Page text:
“We now expect Tesla Energy to eventually exceed $200-billion per year in revenue, with TSLA controlling over 1/3 of the market for stationary batteries,” he said. “We anticipate sharply higher demand for these products, particularly in the late 2020s and 2030s, as renewable energy grows toward 40 per cent of electricity generation,” says Potter.
RBC Dominion Securities’ Mark Mahaney thinks investors “under-appreciate the magnitude of the strategy behind, and the implications of, the dramatic buildout” in Amazon.com Inc.'s (AMZN-Q) logistics network.
The analyst thinks the network, which he calls AMZL, provides it with “major” service and cost advantages that “should shine through this Holiday Season and well beyond and helps creates a long-term opportunity for AMZN to become a leading 3P delivery service/carrier.”
“AMZN has disclosed that it is expanding its global distribution square footage 50 per cent this year,” he said. “Key context here is that this means Amazon is growing its network by 130 million square feet — that’s 3 times more than its network grew in 2019 and more than Amazon’s network has grown combined over the past three years. For extra WOW, over the last three years Amazon will have grown its U.S. distribution network
by 160 million square feet — about the same as Walmart’s distribution network growth over the last fifty years. And with this growth has come verticalization—AMZN will soon be handling delivery from desktop to doorstop for 85 per cent of all its packages, covering 70 per cent of U.S. households.”
Mr. Mahaney said his research showed the fastest growth element of Amazon’s distribution network is delivery stations, which are facilities closest to customers. They’ve growth by 17 times in the U.S. since 2015 to 423.
“What this means is that AMZN has brought its inventory (selection) and delivery capabilities (service) dramatically closer to the consumer,” said Mr. Mahaney.
Mr. Mahaney kept an “outperform” rating and US$3,800 target for Amazon shares. The average target on the Street is US$3,688.05.
Citing its current valuation and “sluggish fundamentals,” JPMorgan analyst Ken Goldman lowered Beyond Meat Inc. (BYND-Q) to “underweight” from “neutral,” seeing its 108-per-cent rally thus far in 2020 (versus a 4-per-cent gain in the S&P 500) as “above and beyond what we consider rational.”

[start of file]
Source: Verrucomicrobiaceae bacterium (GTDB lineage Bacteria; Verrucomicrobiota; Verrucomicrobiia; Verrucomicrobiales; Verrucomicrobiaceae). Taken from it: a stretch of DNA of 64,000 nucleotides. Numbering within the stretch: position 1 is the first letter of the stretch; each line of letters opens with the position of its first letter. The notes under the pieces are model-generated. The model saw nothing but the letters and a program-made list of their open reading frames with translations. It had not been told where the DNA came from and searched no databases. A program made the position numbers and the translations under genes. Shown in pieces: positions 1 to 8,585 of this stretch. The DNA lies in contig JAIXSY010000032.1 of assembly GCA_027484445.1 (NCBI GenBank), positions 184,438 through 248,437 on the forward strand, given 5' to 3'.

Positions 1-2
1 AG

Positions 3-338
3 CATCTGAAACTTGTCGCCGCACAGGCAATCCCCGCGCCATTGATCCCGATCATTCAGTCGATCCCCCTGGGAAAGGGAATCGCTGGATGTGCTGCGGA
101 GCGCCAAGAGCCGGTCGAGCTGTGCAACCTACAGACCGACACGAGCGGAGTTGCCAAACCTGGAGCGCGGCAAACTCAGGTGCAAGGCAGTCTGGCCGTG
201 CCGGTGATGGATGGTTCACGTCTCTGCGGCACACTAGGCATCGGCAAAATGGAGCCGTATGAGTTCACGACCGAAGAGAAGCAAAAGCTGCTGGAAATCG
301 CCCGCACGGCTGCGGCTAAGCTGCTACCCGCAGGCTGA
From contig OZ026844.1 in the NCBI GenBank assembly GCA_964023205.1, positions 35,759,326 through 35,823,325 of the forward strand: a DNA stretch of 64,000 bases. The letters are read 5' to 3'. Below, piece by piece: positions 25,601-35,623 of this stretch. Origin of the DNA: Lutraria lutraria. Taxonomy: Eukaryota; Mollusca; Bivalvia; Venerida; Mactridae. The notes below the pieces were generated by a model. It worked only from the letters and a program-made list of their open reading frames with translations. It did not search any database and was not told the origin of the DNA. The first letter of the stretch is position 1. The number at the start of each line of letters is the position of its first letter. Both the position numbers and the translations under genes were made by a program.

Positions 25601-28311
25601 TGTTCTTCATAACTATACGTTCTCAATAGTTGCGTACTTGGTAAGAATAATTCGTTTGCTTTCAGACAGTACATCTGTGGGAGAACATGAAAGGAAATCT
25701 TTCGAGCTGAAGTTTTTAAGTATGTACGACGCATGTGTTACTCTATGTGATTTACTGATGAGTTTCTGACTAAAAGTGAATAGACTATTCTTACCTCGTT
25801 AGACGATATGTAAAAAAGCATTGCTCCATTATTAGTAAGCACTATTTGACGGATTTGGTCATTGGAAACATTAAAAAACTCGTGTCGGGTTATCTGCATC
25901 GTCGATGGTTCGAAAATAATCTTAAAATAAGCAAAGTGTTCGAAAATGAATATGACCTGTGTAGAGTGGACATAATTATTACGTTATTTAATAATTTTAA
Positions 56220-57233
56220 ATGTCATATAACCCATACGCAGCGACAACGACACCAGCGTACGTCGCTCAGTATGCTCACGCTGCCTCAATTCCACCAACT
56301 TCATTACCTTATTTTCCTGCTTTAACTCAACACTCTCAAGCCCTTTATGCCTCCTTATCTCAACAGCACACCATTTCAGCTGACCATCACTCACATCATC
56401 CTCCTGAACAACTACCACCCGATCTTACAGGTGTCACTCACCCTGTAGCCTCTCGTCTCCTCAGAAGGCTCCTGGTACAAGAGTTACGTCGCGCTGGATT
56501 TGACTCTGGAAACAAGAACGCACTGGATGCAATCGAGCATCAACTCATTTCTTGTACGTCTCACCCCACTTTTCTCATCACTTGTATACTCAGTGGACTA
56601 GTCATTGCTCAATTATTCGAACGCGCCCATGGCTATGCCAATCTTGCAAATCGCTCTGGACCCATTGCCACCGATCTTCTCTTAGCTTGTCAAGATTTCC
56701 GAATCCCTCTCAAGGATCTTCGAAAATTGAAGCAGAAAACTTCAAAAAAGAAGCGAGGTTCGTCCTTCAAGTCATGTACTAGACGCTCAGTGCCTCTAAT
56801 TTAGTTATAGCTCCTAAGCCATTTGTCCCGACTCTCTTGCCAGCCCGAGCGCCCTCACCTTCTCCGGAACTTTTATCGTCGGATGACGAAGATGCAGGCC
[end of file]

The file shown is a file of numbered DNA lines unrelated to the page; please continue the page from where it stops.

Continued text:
“We believe Street estimates are a bit aggressive right now – especially with chief rival Impossible Foods making strong inroads into Beyond’s on-shelf presence, and with many restaurants not adding menu items,” he said.
Continuing to see Beyond’s long-term growth opportunity as excellent and seeing the company as well-managed with strong innovation and marketing plans, Mr. Goldman maintained a US$122 target for its shares. The average is currently US$123.74.
“We’re increasingly concerned that the market is becoming too lax toward chances of a post-Covid-19 sales growth downshift at HD/LOW and potential impact on shares,” he said.
Mr. Nagel’s target for Home Depot slid to US$305 from US$320. The average on the Street is US$302.71.
His target for Lowe’s fell to US$180 from US$185, versus the US$181.50 consensus.
In other analyst actions:
CIBC World Markets analyst Scott Fromson raised Winpak Ltd. (WPK-T) to “outperformer” from “neutral” with a $52 target, up from $45. The average is $49.
“We hosted Winpak CEO Olivier Muggli and CFO Larry Warelis for a virtual fireside chat at CIBC’s Eastern Investor Conference; we also reached out to management for further detail on capital deployment,” he said. The session reinforced our belief that Winpak’s expertise in product R&D, materials engineering and production technology forms the basis of its product leadership. Further, COVID-19 has not had a major impact and Winpak is forging forward on sustainability initiatives. Finally, Winpak can bolster growth using its cash hoard. These factors support our belief in the durability of Winpak’s EBITDA margins on the high end of the industry (21-23 per cent versus average 15-16 per cent)."